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At SCOTUSblog, Mark Lederman outlines the five options available to the Supreme Court over California Proposition 8:

  1. The Court can uphold the constitutionality of Proposition 8

  2. The Court could conclude that the Fourteenth Amendment categorically prohibits states from discriminating against same-sex couples in the conferral of marriage licenses–the so-called “fifty-state holding.”

  3. Without reaching the question whether a state could justify denying to same-sex couples substantial benefits and privileges that it offers to opposite-sex couples, the Court could conclude that once a state has offered same-sex couples all or virtually all of the incidents of marriage that it offers to similarly situated opposite-sex couples, there is no legitimate justification for denying those couples the status of “marriage” itself, and that therefore it is fair to conclude that such a denial is designed only to stigmatize, or to deny respect, on the basis of sexual orientation, which the Constitution forbids.  This is the so-called “eight-state solution.”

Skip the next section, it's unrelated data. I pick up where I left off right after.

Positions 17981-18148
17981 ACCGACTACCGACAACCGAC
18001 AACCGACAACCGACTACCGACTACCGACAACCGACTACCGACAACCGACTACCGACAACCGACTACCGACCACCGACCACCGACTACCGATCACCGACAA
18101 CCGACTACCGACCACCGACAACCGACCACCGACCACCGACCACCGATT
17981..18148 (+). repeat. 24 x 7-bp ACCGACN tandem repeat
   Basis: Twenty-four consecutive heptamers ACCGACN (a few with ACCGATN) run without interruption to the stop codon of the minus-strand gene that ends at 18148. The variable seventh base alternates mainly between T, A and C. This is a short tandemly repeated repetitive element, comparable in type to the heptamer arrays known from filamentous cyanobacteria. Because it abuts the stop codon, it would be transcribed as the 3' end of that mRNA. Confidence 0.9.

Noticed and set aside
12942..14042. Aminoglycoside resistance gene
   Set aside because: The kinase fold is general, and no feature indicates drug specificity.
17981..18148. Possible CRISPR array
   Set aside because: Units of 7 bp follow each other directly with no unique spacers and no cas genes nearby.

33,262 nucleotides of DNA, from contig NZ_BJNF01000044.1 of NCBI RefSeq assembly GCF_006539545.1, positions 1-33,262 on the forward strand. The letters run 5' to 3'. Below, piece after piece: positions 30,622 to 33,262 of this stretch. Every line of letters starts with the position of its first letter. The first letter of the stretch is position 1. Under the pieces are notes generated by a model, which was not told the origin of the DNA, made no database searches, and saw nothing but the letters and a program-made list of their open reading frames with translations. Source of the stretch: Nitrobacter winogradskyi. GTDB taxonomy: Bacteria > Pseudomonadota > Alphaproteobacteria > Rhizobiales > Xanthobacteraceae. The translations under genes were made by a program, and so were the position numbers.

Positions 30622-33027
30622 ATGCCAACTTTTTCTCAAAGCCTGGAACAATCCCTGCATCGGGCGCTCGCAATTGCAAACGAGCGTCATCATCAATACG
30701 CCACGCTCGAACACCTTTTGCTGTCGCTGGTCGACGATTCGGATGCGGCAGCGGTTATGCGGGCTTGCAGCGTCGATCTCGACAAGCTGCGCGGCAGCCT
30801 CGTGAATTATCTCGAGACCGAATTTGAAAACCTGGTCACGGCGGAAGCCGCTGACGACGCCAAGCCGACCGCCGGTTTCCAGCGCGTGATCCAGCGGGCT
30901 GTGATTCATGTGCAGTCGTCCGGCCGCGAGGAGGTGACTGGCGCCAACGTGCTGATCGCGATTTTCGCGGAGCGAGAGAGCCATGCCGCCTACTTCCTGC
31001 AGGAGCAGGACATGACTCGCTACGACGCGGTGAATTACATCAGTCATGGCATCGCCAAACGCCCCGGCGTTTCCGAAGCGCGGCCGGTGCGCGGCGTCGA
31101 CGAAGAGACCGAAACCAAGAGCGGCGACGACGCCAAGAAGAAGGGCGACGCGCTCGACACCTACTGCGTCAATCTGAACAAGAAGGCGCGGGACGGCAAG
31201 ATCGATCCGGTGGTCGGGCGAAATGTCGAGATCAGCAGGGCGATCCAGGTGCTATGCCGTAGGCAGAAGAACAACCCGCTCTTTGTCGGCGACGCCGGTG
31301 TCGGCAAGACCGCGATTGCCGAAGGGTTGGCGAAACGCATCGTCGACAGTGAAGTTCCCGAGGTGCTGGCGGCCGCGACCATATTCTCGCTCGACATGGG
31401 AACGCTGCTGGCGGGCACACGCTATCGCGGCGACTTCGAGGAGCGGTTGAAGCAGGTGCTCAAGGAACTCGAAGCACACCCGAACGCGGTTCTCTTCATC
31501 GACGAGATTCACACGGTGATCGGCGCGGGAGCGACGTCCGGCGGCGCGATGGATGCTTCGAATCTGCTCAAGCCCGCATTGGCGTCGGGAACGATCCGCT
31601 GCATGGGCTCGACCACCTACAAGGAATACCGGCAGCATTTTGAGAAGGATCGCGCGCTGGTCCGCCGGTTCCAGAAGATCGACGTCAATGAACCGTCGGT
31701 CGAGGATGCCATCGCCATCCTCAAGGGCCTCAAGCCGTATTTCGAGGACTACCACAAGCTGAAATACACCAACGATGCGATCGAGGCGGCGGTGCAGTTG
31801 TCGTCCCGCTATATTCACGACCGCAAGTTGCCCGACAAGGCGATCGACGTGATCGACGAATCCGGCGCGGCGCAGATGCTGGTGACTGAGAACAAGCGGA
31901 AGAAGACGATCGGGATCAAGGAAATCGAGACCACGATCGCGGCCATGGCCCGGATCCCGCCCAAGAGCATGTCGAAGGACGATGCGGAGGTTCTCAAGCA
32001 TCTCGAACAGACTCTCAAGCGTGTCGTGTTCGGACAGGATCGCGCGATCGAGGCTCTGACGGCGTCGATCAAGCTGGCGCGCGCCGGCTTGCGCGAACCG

4. A California-only holding:  The Court could hold, as did the court of appeals, that where a state has afforded same-sex couples all or virtually all of the incidents of marriage that it offers to similarly situated opposite-sex couples, and where that state has at one point allowed those same-sex couples the right to be married — a set of conditions that presently describes only the state of California — there is no constitutionally adequate justification for withdrawing that right from those same-sex couples.  Such a holding would not require the Court to decide whether a state may more broadly discriminate in favor of opposite-sex couples, or even whether a state may in the first instance offer same-sex couples all of the same rights, privileges, etc., that opposite-sex couples enjoy, except for the status of marriage.

  5. The Court could dismiss the appeal on standing grounds, without (a majority) resolving the merits.

I am not even going to hazard a guess. I have no idea exactly how the justices could arrive at a majority on any one option. The only thing that I know to a reasonable certainty is that Scalia, and probably Thomas, will opt for door number 1.

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By David Cary Hart

Retired CEO. Formerly a W.E. Deming-trained quality-management consultant. Now just a cranky Jewish queer. Gay cis. He/Him/His.